The door of Tao - forbearance and non-prejudice

From:
Osho
Date:
Fri, 16 June 1972 00:00:00 GMT
Book Title:
Osho - The Way of Tao, Volume 2
Chapter #:
16
Location:
pm in Immortal Study Circle
Archive Code:
N.A.
Short Title:
N.A.
Audio Available:
N.A.
Video Available:
N.A.
Length:
N.A.

HE WHO KNOWS THE ETERNAL LAW IS TOLERANT.

BEING TOLERANT, HE IS IMPARTIAL.

BEING IMPARTIAL, HE IS KINGLY.

BEING KINGLY, HE IS IN ACCORD WITH NATURE.

BEING IN ACCORD WITH NATURE, HE IS IN ACCORD WITH TAO.

BEING IN ACCORD WITH TAO, HE IS ETERNAL AND HIS WHOLE LIFE IS PRESERVED FROM HARM.

In 1959, the Nobel Prize given to two American scientists was a unique event. The scientists were Dr. Emilio Segre and Dr. Owen Chamberlain. It was unique in the sense that their findings in the field of science were entirely contrary to all scientific theories of today. They have destroyed the fundamentals of science. What they have proved is very near Lao Tzu; but nowhere near Newton.

What they have discovered can tally with the Gita and not with Marx.

Their discovery is that if there is matter in the world, there is anti-matter too, because nothing exists in this world without its counterpart. If there is light, there is darkness; if there is birth, there is death.

So if there is matter, there is bound to be anti-matter. They have not only propounded this theory, they have also proved it. They have proved that within the atom of matter, where the proton works, right there there is an energy which is anti-proton. This energy cannot be seen nor experienced.

In this world, the opposite is inevitable. The world is a conjunction of the opposites. Segre and Chamberlain have named this energy "anti-matter."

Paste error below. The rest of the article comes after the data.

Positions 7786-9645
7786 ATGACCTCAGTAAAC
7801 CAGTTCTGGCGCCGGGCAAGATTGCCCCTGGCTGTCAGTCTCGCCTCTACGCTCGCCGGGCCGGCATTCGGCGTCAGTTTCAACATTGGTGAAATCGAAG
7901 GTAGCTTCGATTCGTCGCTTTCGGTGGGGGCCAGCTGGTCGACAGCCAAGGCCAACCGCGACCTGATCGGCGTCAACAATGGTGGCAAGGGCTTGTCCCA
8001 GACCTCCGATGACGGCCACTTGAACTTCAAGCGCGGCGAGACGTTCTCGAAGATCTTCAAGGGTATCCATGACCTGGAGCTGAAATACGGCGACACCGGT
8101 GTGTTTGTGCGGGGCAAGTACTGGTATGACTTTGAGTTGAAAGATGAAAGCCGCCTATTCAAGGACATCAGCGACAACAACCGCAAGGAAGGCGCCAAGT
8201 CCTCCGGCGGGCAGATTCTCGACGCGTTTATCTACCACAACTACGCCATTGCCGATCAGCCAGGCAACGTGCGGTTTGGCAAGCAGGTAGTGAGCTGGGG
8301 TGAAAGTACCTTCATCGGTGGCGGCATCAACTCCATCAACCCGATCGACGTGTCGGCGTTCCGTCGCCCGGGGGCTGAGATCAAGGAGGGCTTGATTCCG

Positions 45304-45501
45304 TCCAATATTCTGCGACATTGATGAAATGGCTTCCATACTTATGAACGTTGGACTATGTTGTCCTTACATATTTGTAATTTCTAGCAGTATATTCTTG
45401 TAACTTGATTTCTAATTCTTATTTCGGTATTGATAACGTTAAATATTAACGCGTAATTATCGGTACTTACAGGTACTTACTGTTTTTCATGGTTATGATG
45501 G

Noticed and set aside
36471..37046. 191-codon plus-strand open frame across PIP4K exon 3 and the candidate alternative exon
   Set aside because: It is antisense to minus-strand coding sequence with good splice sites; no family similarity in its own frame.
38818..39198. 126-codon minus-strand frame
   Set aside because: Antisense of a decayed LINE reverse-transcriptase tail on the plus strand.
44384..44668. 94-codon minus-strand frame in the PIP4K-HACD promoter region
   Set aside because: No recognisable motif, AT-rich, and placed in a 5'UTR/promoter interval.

Lao Tzu, Krishna, Buddha and Christ have given it different names: atman, eternal law, beatitude, deliverance, God. In all these names, one fact is common: they all stand for anti-world, anti-matter.

The findings of all religions agree on one point: that the world cannot be if there is no anti-world against it.

It is interesting that Segre and Chamberlain have stumbled across this. But as yet, it is only a guess.

The theory they have constructed will prove correct some day because it is based on the same principle. The argument they put forward is that just as in this world the power of gravitation pulls down, water flows downwards, fire goes upwards and protons revolve in a particular manner - in the same way in order to keep the balance, there must be a world that is just the opposite of this world.

This is, as yet, only a theory; but it is a powerful theory because those who have propound it are not mystics, not poets; but hard core scientists. They maintain that nothing works in this world without its opposite.

It is quite possible that there is a world which is quite the opposite of the world we know. Then only can the universe be balanced like a pair of scales. It cannot be said when scientists will be able to prove this, but religion has always believed in the possibility of liberation to a world that is opposite to the mundane world, to a world whose laws work exactly the opposite of worldly laws.

Jesus says: "He who is first here will be last there. He who is last here will be first there. He who amasses wealth here will find it taken away from him, and he who distributes his wealth shall receive it there." This is the law of opposites depicted in poetry.

The language of Jesus is the language of a poet. All religions have been expressed in the language of poetry. Perhaps that is how it should be. In scientific language, the living element is lost and, with it, the fragrance and harmony. The poetry ends and only dead figures remain.

If we keep in mind a brief concept of Lao Tzu's eternal law, we shall be able to move into this sutra.

Lao Tzu says: there is a world of change, where everything is constantly changing. But this world is not enough. Rather, there must be a world without change, in order to balance this world. There must be an opposite world of eternity, where nothing changes, nothing moves; where there is just emptiness and all is tranquil.

Here, in this world, everything vibrates. If we ask a scientist he will say, "Here, there are only vibrations. Nothing is fixed, nothing is stable, not even for a moment." We hardly utter a word and the thing has changed: This world is an intense process of change. We can call it a process of change, a flux.

And Lao Tzu says: "Right within this world, hidden from it, and exactly the opposite of it, is a principle which is ever fixed, ever stable; where nothing changes; where there are no vibrations, no ripples.